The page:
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GPs can refuse to offer patients Covid-19 antibody test, says BMA

Exclusive GPs are not obliged to offer patients Covid-19 antibody testing, the BMA GP Committee has told Pulse.

NHS England had told GPs they could offer the test to any patient who 'wishes' to know if they have had the virus, if they are having bloods taken anyway.

NHS England's letter to GP practices, sent at the end of May, said this had been decided by health secretary Matt Hancock.

But BMA GP Committee chair Dr Richard Vautrey said GPs could use their clinical judgement when deciding whether to offer the test, and there was no obligation to do so.

Some LMCs had already told GPs they could refuse to administer the tests on the basis that the work is currently unfunded.

Asked if GPs could refuse a patient the test, Dr Vautrey said: 'Yes, it's not obligatory. You just have to use your clinical judgement as to whether it's appropriate or not.'

He added: ‘Whenever you're doing any test, you need to explain what the test is and follow up on the results. So it's understandable why some practices would want to be cautious about offering the option for such antibody tests.'

And he said practices should not be asked to offer the Covid-19 antibody test to a patient who was not having a blood test for another clinical reason.

He said: 'There is no clinical benefit of just having an antibody test and we wouldn't want to see that driving up inappropriate attendance in GP surgeries.'

At the moment, Dr Vautrey said, the only benefit of the antibody test is as 'a surveillance tool' which tells you whether the illness you had a few months back was or was not Covid-19.

‘We need to really understand much more about the long-term benefits of having antibody tests other than it being a surveillance tool for public health purposes,' he said.

Meanwhile, Kent LMC has told local GPs they would support anyone who refused to offer antibody testing.

Its newsletter said: ‘To offer the Covid-19 antibody test to patients already having blood tests for another reason requires counselling, recorded consent and explanation of the result.

'This constitutes a screening or epidemiological research programme. Other screening programmes are funded by national enhanced services or target payments and research supported by grants and led by relevant organisations and educational institutions.

‘This issue has been raised with the GPC nationally. The potential additional workload this represents is substantial and currently unresourced. Kent LMC will support all GPs who decline to offer Covid-19 antibody testing.’

Dr Yvette Rean, who is a GP in Kent, told Pulse: ‘I'm delighted that the LMC have taken this stance on supporting their local GPs if we decide to refuse widespread/general antibody testing to any patient who requests it.

'I can see no clincally significant indication where management would be altered from a primary care viewpoint to know what a patient's Covid-19 antibody status is.

‘I believe it to be academic and useful for data collection and research which although is important, is not in our remit.’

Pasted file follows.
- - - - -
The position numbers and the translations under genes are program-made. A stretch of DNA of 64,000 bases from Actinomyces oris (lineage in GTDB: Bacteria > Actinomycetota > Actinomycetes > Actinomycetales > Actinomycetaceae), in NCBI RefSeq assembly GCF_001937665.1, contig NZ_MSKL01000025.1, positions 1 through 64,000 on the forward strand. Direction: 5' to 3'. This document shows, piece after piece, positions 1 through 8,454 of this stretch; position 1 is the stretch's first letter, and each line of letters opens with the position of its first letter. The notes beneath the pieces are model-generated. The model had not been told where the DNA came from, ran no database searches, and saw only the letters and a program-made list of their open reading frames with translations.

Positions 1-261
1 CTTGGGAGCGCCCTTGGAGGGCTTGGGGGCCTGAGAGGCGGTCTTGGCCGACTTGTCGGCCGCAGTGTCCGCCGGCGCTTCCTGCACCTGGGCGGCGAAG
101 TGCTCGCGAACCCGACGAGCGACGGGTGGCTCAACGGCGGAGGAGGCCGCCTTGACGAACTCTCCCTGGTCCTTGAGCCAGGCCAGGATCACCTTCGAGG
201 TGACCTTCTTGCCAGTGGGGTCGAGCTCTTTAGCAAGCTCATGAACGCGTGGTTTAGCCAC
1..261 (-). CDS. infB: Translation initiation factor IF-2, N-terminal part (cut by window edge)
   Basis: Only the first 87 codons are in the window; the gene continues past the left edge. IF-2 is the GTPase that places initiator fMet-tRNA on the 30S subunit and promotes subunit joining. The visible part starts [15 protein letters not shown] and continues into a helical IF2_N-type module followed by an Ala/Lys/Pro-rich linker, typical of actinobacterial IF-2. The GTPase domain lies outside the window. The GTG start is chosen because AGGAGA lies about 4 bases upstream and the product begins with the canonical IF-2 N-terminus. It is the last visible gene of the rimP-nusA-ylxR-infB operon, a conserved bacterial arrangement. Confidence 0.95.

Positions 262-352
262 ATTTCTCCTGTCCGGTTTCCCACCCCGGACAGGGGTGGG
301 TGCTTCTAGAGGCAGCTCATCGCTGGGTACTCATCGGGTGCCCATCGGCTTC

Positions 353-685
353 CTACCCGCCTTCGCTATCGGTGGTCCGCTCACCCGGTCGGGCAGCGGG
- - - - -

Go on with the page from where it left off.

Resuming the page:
The news comes GPs could be asked to take on live coronavirus testing as NHS England said that swab testing in primary care is the 'next step' in the programme.

Readers' comments (22)

  • Rattled GPs might refuse a lot more than that.

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  • Typical NHS response to refuse something that might help patients be better informed. No testing when people were sick, no testing to see if they had the antibodies - remind me again what the role of GP’s are now- to follow guidelines rather than exercise professional judgement.

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  • @Dr J J

    Are you saying GPs should for work for free?

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  • We are struggling to provide adequate phlebotomy services with the restrictions imposed by infection control measures. We are looking at reducing demand not increasing it so we can provide enough testing for our patients for chronic disease management and medication monitoring. An open ended unfunded service to test for Covid when there is no subsequent change in management, just fulfilling a whim to satisfy curiosity and collect data for public health? I don't think so!

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  • The reluctance to take on extra work is legitimate.

    But the argument that testing is not useful to patients is nonsense.

    If an antibody test is positive then all restrictions of lockdown are irrelevant to that individual - with huge implications for work and social life.

    There is no evidence of second or recurrent infection in those testing positive.

    Hiding workload constraints behind fictional clinical concerns is dishonest, and probably breaches GMC guidance for clinicians.

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  • @Anon GP
    Perhaps Locum Dr JJ is offering his services for free?

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  • There is just zero facility to offer it. Not even a choice locally.

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  • OK Stelvio where is your evidence that a positive result confers any immunity to future infection and that it allows any relaxing of SDG? You are disagreeing with the WHO there.

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  • It is quite useful if staff are tested to see how effective their infection control procedures have been

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  • just say no

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